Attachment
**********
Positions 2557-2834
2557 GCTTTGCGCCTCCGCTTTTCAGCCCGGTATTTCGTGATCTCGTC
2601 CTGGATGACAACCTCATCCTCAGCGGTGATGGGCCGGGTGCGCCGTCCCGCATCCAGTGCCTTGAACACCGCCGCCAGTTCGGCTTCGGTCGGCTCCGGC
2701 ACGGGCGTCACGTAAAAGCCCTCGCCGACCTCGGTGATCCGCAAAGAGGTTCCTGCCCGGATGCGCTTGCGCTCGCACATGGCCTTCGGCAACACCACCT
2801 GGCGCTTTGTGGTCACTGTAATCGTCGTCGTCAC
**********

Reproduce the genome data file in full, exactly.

Positions 2557-2834
2557 GCTTTGCGCCTCCGCTTTTCAGCCCGGTATTTCGTGATCTCGTC
2601 CTGGATGACAACCTCATCCTCAGCGGTGATGGGCCGGGTGCGCCGTCCCGCATCCAGTGCCTTGAACACCGCCGCCAGTTCGGCTTCGGTCGGCTCCGGC
2701 ACGGGCGTCACGTAAAAGCCCTCGCCGACCTCGGTGATCCGCAAAGAGGTTCCTGCCCGGATGCGCTTGCGCTCGCACATGGCCTTCGGCAACACCACCT
2801 GGCGCTTTGTGGTCACTGTAATCGTCGTCGTCAC